The National Statistics Office has reported that in the first five months this year, the shortfall between recurrent revenue and total expenditure of Central Government improved by €6.2 million to €288.2 million when compared to the corresponding period last year.
The 2.1 per cent decline in the government deficit was the result of a rise in recurrent revenue by €37.9 million, which was partly offset by additional expenditure of €31.7 million.
During the period under review, recurrent revenue stood at €849.2 million. The comparative increase of 4.7 per cent was triggered by higher returns from Income Tax (+€23.5 million), Value Added Tax (+€20.6 million) and customs and excise (+€10.4 million). On the other hand, declines in recurrent revenue were registered in Grants (-€7.2 million), Social Security (-€6.6 million) and Licenses, Taxes and Fines (-€5.3 million).
Total expenditure for the first five months amounted to €1,137.4 million, up by 2.9 per cent, as a result of a rise in recurrent expenditure and higher outlays on capital, when compared to the corresponding period last year.
The major contributors to the increase in recurrent expenditure were more spending on Social Security Benefits of €26.3 million, the reclassification of the Malta Tourism Authority (which shifted €13.0 million from capital to recurrent expenditure), and a higher contribution to the University of Malta of €4.5 million.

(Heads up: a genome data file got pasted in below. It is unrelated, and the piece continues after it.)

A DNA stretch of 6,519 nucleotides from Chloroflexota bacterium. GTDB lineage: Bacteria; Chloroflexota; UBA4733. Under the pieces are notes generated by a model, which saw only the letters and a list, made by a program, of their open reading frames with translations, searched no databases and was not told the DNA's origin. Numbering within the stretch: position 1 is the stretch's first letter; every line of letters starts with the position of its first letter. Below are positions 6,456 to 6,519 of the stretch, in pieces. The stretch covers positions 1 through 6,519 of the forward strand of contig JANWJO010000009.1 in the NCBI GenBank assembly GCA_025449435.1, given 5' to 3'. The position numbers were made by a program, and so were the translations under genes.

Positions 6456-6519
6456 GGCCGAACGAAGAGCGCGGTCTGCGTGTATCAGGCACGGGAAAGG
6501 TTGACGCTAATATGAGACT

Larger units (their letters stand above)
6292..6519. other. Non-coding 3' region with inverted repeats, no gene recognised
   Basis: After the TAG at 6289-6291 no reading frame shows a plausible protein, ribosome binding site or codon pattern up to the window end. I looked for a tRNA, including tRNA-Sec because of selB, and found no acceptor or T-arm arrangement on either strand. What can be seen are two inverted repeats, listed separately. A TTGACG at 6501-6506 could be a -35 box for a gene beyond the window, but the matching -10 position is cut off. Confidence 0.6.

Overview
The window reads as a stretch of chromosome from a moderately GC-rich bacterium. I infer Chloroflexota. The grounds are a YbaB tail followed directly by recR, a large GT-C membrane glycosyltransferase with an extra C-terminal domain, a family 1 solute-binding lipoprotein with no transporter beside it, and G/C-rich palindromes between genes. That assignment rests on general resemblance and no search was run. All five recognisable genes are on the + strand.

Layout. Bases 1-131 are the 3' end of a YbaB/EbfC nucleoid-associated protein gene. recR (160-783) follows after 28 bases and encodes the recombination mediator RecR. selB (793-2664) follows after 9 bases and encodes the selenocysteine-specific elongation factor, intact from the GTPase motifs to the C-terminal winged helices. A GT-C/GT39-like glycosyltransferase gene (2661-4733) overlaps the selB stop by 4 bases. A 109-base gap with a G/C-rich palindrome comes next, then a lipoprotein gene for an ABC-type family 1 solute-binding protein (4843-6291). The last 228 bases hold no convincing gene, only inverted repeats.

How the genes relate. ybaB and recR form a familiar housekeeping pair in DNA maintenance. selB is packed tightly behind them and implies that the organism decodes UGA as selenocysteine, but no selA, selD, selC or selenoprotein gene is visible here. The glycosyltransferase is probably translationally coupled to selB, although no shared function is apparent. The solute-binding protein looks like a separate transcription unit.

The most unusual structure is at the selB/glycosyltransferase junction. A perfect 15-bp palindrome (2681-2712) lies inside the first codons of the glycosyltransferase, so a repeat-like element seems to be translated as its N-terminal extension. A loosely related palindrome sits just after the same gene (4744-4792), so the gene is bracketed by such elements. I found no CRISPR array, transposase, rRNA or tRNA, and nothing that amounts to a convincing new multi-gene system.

Concurrently, personal emoluments added €19.5 million, whereas operational and maintenance expenditure went down by €6.1 million. Declines were recorded in the shipyards’ voluntary retirement schemes and medicines and surgical materials, by €17.4 million and €15.0 million respectively.
Capital expenditure went up by €9.3 million. This was mainly brought about by increases in the EU Cohesion Fund 2007-2013 of €9.2 million (relating to the Malta South Sewage Treatment Infrastructure), the External Borders Fund of €6.0 million, road construction improvements of €3.5 million and the EU Agriculture Guarantee Fund of €3.4 million. These were partly offset by the reclassification of the Malta Tourism Authority.
The interest component of the public debt servicing costs edged up from €89.8 million in January- May 2009 to €90.0 million this year. In May 2010 the Government issued a €14.8 million loan facility to Greece as part of the Eurozone’s rescue package.
At the end of May 2010, Central Government debt stood at €4,176.3 million, an increase of 10.6 per cent or €401.6 million over the corresponding month last year. The contributor to this change was long-term borrowing, which went up by €441.6 million and accounted for 81.7 per cent of total government debt.
On the other hand, declines were registered in short-term securities and foreign borrowing, by €29.1 million and €13.0 million respectively. The euro coins issued in the name of the Maltese Treasury rose by €3.5 million and totalled €37.9 million when compared to the euro coin stock as at the end of May 2009.
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